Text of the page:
Prof. Dr. Simone Ferrero
Dr. Carolina Scala
Prof. Dr. Valerio Gaetano Vellone
Guest Editor

Manuscript Submission Information

Manuscripts should be submitted online at www.mdpi.com by registering and logging in to this website. Once you are registered, click here to go to the submission form. Manuscripts can be submitted until the deadline. All papers will be peer-reviewed. Accepted papers will be published continuously in the journal (as soon as accepted) and will be listed together on the special issue website. Research articles, review articles as well as short communications are invited. For planned papers, a title and short abstract (about 100 words) can be sent to the Editorial Office for announcement on this website.

Submitted manuscripts should not have been published previously, nor be under consideration for publication elsewhere (except conference proceedings papers). All manuscripts are thoroughly refereed through a single-blind peer-review process. A guide for authors and other relevant information for submission of manuscripts is available on the Instructions for Authors page. Medicina is an international peer-reviewed open access monthly journal published by MDPI.

Please visit the Instructions for Authors page before submitting a manuscript. The Article Processing Charge (APC) for publication in this open access journal is 1500 CHF (Swiss Francs). Submitted papers should be well formatted and use good English. Authors may use MDPI's English editing service prior to publication or during author revisions.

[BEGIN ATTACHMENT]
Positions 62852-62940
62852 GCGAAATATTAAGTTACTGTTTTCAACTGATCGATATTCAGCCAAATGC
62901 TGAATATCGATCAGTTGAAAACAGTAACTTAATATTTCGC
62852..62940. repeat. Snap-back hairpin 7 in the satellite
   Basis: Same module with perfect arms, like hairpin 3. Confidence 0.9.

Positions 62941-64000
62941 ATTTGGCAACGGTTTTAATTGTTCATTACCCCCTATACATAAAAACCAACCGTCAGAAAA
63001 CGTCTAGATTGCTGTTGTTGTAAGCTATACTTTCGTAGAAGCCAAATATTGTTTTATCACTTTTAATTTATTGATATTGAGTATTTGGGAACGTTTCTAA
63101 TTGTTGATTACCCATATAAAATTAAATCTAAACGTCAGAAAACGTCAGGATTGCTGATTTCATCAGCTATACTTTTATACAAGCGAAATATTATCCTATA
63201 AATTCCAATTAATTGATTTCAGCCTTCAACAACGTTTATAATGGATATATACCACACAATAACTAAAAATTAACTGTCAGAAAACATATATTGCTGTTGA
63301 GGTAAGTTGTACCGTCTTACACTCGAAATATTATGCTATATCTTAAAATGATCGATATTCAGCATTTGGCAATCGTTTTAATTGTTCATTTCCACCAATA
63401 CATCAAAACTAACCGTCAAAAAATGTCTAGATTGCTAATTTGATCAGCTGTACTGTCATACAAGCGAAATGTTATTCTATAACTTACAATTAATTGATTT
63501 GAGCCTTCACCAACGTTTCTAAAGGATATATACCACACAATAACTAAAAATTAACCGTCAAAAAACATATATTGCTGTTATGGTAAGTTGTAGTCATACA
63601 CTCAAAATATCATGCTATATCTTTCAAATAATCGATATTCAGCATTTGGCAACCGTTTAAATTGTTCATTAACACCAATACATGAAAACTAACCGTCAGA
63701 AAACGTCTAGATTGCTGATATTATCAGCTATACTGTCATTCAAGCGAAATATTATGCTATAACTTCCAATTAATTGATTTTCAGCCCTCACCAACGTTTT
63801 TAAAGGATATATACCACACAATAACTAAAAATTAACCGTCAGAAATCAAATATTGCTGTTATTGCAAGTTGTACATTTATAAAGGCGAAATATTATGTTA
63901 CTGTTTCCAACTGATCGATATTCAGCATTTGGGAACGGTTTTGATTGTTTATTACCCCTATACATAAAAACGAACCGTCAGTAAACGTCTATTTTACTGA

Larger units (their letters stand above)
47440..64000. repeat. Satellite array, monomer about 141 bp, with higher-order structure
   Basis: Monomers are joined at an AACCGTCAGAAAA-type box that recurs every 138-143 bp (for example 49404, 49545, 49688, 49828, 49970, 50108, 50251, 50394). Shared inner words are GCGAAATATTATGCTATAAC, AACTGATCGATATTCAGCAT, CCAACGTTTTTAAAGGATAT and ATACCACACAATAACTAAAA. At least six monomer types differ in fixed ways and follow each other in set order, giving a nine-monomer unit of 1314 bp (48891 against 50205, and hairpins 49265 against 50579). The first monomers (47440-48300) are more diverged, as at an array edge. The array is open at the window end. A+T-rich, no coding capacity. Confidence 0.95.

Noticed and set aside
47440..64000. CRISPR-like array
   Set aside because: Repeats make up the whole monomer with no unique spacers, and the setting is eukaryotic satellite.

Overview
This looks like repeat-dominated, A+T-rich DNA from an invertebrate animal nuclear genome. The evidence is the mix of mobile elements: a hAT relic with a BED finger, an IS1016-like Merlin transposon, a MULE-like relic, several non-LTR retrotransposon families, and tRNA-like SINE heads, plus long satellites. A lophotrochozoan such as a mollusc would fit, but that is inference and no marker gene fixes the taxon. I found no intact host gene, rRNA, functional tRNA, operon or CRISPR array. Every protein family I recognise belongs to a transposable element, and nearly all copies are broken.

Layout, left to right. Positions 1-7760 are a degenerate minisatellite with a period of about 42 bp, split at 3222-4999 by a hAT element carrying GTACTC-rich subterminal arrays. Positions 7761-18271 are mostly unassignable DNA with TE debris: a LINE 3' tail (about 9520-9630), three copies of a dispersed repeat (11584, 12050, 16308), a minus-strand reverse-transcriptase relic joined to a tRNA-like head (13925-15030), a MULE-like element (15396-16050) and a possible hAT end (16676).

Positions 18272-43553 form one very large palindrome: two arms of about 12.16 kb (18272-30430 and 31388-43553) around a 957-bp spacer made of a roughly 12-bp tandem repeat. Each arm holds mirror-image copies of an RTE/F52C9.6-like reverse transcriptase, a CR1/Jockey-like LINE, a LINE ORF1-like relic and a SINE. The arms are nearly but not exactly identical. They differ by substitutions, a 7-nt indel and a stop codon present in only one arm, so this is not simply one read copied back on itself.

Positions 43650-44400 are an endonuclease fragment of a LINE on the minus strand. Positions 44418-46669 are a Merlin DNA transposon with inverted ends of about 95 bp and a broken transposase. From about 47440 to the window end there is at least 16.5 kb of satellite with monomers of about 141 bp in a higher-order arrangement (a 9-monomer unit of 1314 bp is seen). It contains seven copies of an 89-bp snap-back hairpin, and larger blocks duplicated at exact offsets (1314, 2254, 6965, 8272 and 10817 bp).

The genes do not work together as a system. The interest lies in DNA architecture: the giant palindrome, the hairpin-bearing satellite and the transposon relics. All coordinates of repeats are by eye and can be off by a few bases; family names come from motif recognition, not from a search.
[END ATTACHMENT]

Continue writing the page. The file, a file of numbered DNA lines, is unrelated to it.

Keywords

  • endometrium
  • endometrial epithelium
  • immunology of implantation
  • implantation
  • placenta accreta
  • placental barrier
  • placental development
  • placenta previa
  • ultrasonography
  • magnetic resonance imaging
  • trophoblast

Published Papers (2 papers)

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Open AccessArticle
Preoperative Prophylactic Balloon-Assisted Occlusion of the Internal Iliac Arteries in the Management of Placenta Increta/Percreta
Medicina 2020, 56(8), 368; https://doi.org/10.3390/medicina56080368 - 23 Jul 2020
Abstract
Background and Objectives: Preoperative prophylactic balloon-assisted occlusion (PBAO) of the internal iliac arteries minimizes blood loss and facilitates surgery performance, through reductions in the rate of uterine perfusion, which allow for better control in hysterectomy performance, with decreased rates of bleeding and [...] Read more.